Excerpt from The Lady and the Unicorn by Tracy Chevalier, plus links to reviews, author biography & more

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The Lady and the Unicorn

By Tracy Chevalier

The Lady and the Unicorn
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  • Hardcover: Jan 2004,
    256 pages.
    Paperback: Jan 2005,
    256 pages.

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So that was why she was fat. I turned back to the window. "You should have taken more care."

"I shouldn't have listened to you, is what I should have done. I should have shoved your tongue right up your arse."

"Out you go now, there's a good girl. Here." I dug into my pocket, pulled out a few coins, and threw them onto the table. "To help with the baby."

The girl stepped across the room and spat in my face. By the time I'd wiped the spittle from my eyes she was gone. So were the coins.

Jean Le Viste came in soon after, followed by Léon Le Vieux. Most patrons use a merchant like Léon to act as middleman, haggling over terms, drawing up the contract, providing initial money and materials, making sure the work gets done. I'd already had dealings with the old merchant over coats of arms painted for a chimney breast, an Annunciation for the chamber of Jean Le Viste's wife, and some stained glass for the chapel in their château near Lyons.

Léon is much favored by the Le Vistes. I have respect for him but I cannot like him. He is from a family that were once Jews. He makes no secret of it, but has used it to his advantage, for Jean Le Viste is also from a family much changed over time. That is why he prefers Léon—they are both outsiders who have made their way in. Of course Léon is careful to attend mass two or three times a week at Notre Dame, where many will see him, just as Jean Le Viste takes care to act the true noble, commissioning works for his house, entertaining lavishly, bowing and scraping to his King.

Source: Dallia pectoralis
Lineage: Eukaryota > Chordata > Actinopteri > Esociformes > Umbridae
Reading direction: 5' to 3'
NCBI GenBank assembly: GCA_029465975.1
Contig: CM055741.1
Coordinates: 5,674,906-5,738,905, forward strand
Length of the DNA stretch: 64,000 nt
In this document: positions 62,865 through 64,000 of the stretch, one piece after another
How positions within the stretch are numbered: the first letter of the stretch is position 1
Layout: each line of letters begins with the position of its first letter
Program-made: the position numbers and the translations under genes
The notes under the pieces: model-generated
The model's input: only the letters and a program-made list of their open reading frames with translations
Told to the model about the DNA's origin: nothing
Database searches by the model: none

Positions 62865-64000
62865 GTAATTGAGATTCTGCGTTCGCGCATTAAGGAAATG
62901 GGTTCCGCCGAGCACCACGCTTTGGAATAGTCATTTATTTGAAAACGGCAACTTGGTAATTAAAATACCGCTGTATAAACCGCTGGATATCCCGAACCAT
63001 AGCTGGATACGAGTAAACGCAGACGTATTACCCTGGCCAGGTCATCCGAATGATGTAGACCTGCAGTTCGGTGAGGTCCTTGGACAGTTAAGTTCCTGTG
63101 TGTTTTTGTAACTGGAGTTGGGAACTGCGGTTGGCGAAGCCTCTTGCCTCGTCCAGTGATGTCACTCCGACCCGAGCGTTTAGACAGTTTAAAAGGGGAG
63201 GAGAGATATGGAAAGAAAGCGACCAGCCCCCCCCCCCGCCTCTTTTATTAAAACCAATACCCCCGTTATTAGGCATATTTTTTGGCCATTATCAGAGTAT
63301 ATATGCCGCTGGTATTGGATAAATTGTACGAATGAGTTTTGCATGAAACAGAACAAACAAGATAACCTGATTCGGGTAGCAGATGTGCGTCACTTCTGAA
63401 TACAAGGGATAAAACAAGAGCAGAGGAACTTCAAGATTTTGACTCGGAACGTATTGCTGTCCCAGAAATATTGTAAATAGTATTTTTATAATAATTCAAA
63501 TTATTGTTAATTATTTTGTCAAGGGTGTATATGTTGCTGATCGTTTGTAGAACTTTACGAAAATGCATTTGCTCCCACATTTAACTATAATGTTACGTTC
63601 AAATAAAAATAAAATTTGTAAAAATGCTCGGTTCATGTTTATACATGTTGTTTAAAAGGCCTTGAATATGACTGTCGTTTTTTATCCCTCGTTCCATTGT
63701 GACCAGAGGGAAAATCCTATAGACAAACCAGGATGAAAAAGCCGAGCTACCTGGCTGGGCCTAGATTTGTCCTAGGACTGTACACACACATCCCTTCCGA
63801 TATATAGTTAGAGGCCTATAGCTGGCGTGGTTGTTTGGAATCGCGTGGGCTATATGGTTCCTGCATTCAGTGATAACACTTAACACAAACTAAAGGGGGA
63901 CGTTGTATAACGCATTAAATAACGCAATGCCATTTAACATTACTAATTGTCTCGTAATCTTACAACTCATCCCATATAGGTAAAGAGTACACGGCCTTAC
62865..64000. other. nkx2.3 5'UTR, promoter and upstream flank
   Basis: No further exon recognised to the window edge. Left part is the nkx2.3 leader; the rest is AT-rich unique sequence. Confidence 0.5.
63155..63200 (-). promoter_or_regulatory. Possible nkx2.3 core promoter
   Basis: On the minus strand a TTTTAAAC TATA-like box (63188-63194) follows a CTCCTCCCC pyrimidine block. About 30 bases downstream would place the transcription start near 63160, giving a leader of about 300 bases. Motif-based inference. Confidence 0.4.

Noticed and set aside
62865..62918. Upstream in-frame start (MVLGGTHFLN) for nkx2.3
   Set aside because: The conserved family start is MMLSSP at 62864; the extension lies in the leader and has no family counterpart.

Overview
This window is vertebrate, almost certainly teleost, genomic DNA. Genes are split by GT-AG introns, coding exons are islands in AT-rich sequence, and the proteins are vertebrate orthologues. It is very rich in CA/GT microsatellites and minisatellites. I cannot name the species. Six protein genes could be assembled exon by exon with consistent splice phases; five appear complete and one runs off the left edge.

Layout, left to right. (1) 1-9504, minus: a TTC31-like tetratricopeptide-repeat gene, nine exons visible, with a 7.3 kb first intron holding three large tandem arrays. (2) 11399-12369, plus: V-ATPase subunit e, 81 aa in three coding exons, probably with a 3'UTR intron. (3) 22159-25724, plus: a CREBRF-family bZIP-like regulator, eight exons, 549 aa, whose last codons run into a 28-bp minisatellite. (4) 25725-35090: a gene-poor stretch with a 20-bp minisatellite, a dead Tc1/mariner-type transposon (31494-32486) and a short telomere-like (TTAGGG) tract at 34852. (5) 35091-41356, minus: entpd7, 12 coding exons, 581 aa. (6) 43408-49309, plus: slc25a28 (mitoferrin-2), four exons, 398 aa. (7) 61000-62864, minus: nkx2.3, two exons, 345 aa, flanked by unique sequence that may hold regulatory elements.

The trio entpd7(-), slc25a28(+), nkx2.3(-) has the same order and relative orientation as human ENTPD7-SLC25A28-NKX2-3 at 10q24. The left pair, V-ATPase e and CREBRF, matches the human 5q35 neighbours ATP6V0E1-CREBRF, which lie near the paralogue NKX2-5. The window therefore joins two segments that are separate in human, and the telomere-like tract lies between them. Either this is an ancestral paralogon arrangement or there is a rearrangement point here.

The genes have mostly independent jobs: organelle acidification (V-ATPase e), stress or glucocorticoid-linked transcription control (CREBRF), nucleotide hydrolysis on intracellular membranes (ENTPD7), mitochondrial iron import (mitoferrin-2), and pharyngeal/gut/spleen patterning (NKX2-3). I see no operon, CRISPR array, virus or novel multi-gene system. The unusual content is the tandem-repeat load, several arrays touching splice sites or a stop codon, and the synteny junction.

Léon was looking at me, smiling through his beard as if he had spotted a monkey on my back. I turned to Jean Le Viste. "Bonjour, Monseigneur. You wished to see me." I bowed so low my head throbbed. It never hurt to bow low.

Jean Le Viste's jaw is like a hatchet, his eyes like knife blades. They flicked around the room now, then rested on the window over my shoulder. "I want to discuss a commission with you, Nicolas des Innocents," he said, pulling at the sleeves of his robe, which was trimmed with rabbit fur and dyed the deep red lawyers wear. "For this room."

I glanced around the room, keeping my face clear of thoughts. It was best to be so with Jean Le Viste. "What did you have in mind, Monseigneur?"

"Tapestries."

I noted the plural. "Perhaps a set of your coat of arms to hang either side of the door?"

Jean Le Viste grimaced. I wished I hadn't spoken.

"I want tapestries to cover all of the walls."

"All of them?"

"Yes."

I looked around the room once again, more carefully this time. The Grande Salle was at least ten paces long and five wide. Its walls were very thick, the local stone rough and gray. Three windows were cut into one of the long walls, and the hearth took up half of one of the end walls. Tapestries to line the room could take a weaver several years.

"What would you have as the subject, Monseigneur?" I had designed one tapestry for Jean Le Viste—a coat of arms, of course. It had been simple enough, scaling up the coat of arms to tapestry size and designing a bit of background greenery around it.

Jean Le Viste folded his arms over his chest. "Last year I was made president of the Cour des Aides."

The position meant nothing to me but I knew what I should say. "Yes, Monseigneur. That is a great honor to you and your family."

Léon rolled his eyes to the carved ceiling, while Jean Le Viste waved his hand as if he were ridding the room of smoke. Everything I said seemed to annoy him.

"I want to celebrate the achievement with a set of tapestries. I've been saving this room for a special occasion."

This time I waited.

"Of course it is essential that the family coat of arms be displayed."

From The Lady and The Unicorn by Tracy Chevalier. Copyright Tracy Chevalier 2003, all rights reserved. No part of this book may be reproduced without written permission from the publisher, Dutton Publishing.

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